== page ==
RIA Merger Market Hits 9th Year of Record Activity

The M&A tear did finally slow in Q4 2022, marking the first year-over-year quarterly decline in more than four years, according to DeVoe.

Mergers and acquisitions in the registered investment adviser space had another banner year in 2022, according to consultancy DeVoe & Company, but a slowdown in the fourth quarterhas advisers on the fence about whether 2023 can continue the streak.

DeVoe reported 264 RIA transactions in 2022, a 10% increase from 2021 and a total that smashes the 36 deals from the firm’s first report in 2013. The completed M&A deals took into account the turbulence of 2022, according to the firm: Dealmakers went for smaller acquisitions, gave smaller up-front cash payments and structured cash and equity terms to capture growth upon a market rebound.

“M&A activity has been surprisingly resilient through a challenging 2022,” David DeVoe, founder and CEO of DeVoe, said in the report released Wednesday. “But the amalgamation of pressure points ultimately fatigued many sellers, particularly ‘do it yourselfers’ who didn’t hire an investment bank. Something had to ‘give,’ and it was often their transition planning initiative.”

That “give” came from the first year-over-year quarterly decline in more than four years, according to DeVoe’s tracking. Transactions in Q4 2022 totaled 61, down 20% from the same quarter in 2021, with October the slowest month of 2022.

RIA opinions are somewhat mixed on whether the slowdown will bleed into 2023, according to DeVoe’s surveying. Forty-two percent of RIA owners and senior executives expect at least a slight increase in activity, nearly one-fourth expect M&A activity to decline in 2023, one-third expect little change.

The near-decade-long run of M&A activity among RIAs has been driven on the one hand by an aging industry looking either to sell to larger advisories, pass the baton to successors or shut their doors. With that movement has come an increase in consolidator firms seeking to boost both talent and assets under management, as well as aggregators bundling insurance, wealth planning, retirement solutions and benefits in the name of providing holistic services to employers.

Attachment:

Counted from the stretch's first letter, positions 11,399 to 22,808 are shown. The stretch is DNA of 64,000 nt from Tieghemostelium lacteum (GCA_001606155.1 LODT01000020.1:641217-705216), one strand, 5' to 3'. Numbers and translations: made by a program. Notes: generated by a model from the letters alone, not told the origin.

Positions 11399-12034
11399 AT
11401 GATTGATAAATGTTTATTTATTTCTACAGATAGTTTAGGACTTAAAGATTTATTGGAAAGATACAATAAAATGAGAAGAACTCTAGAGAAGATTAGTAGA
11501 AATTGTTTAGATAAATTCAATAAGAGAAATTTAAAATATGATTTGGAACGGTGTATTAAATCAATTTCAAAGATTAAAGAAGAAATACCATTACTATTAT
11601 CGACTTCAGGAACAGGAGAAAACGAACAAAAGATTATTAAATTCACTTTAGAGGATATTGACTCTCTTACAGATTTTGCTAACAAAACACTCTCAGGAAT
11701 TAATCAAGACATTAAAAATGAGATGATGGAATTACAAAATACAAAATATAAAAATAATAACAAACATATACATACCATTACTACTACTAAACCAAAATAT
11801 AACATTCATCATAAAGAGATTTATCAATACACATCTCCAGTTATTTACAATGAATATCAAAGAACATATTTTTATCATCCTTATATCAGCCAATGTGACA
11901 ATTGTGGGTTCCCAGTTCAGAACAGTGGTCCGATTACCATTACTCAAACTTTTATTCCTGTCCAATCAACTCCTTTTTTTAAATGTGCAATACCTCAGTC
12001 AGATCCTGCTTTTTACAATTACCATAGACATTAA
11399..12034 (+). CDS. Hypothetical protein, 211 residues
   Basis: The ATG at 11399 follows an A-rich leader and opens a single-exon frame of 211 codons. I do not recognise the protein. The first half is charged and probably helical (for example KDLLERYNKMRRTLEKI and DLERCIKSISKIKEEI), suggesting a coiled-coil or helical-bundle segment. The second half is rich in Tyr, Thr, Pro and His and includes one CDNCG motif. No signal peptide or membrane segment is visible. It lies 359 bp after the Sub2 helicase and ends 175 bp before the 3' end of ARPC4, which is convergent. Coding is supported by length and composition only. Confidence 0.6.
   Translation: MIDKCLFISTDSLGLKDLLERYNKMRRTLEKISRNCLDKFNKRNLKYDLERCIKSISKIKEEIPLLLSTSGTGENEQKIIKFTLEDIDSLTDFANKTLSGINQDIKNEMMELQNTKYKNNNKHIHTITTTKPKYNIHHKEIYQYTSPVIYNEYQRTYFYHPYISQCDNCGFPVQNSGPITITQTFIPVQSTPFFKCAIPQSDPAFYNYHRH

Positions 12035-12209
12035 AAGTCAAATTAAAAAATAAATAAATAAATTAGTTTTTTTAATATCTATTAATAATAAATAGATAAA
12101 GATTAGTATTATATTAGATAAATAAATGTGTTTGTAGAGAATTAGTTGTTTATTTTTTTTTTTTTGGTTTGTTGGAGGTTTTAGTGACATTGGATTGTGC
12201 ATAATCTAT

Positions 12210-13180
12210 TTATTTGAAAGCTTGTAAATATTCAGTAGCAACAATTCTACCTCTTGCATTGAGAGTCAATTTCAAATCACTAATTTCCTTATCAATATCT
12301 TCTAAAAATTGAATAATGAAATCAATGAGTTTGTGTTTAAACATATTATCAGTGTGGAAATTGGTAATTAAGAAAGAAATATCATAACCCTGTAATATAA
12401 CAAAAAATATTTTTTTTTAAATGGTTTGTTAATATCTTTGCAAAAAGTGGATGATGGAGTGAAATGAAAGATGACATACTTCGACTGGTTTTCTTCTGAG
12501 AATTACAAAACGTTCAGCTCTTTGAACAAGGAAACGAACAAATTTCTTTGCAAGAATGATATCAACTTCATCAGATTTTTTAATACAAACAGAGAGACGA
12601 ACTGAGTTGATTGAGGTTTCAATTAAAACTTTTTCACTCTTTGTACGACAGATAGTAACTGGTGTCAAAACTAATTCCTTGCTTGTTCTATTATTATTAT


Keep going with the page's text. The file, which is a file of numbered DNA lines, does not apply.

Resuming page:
Short-Term Pain

DeVoe attributed the Q4 2022 M&A slowdown to a “confluence of several factors, including rising interest rates, volatile or declining equity markets, sluggish economies, as well as buyers and sellers being more cautious.”

According to the firm, “buyers were more selective with the opportunities they pursued. Meanwhile, some sellers paused due to valuation concerns.”

Consolidator firms accounted for the biggest shares of transactions at 133, or 50% of all M&A, as tracked by DeVoe. The biggest players were Mercer Advisors (19), Wealth Enhancement Group (13) and Creative Planning (12). RIA firms were the second biggest acquirers, though generally for smaller transactions.

Private equity firms continued their interest in the space, making the most transactions among DeVoe’s “other” category. Insurance aggregators such as CAPTRUST (6) and OneDigital Investment Advisors (6) also showed up among the most active in the report.

Long-Term Gain

While a slowdown may continue in 2023, the long-term trend of RIA consolidation should continue, according to DeVoe.

“In our view, over the mid- and long-term, RIA M&A activity is likely to continue its upward arc,” the report said. “With the average age of RIA owners in their early 60s, a retirement wave is a pressure point that will methodically push more owners toward a transition. If internal succession is not planned well in advance, an external sale becomes the viable alternative.”

The Financial Regulatory Authority issued guidance on succession planning in November, 2022, in part to protect consumers from a surprising break or disruption in their wealth and financial services. But the decision to sell may be harder in 2023, with 60% of RIA owners and executives anticipating lower valuations for firms.

“As always, our advice to sellers (and buyers) is to not try to time the market,” the DeVoe report said. “Business and life decisions should take precedence over one’s hopes or the expectation that a better valuation is just a short time away.”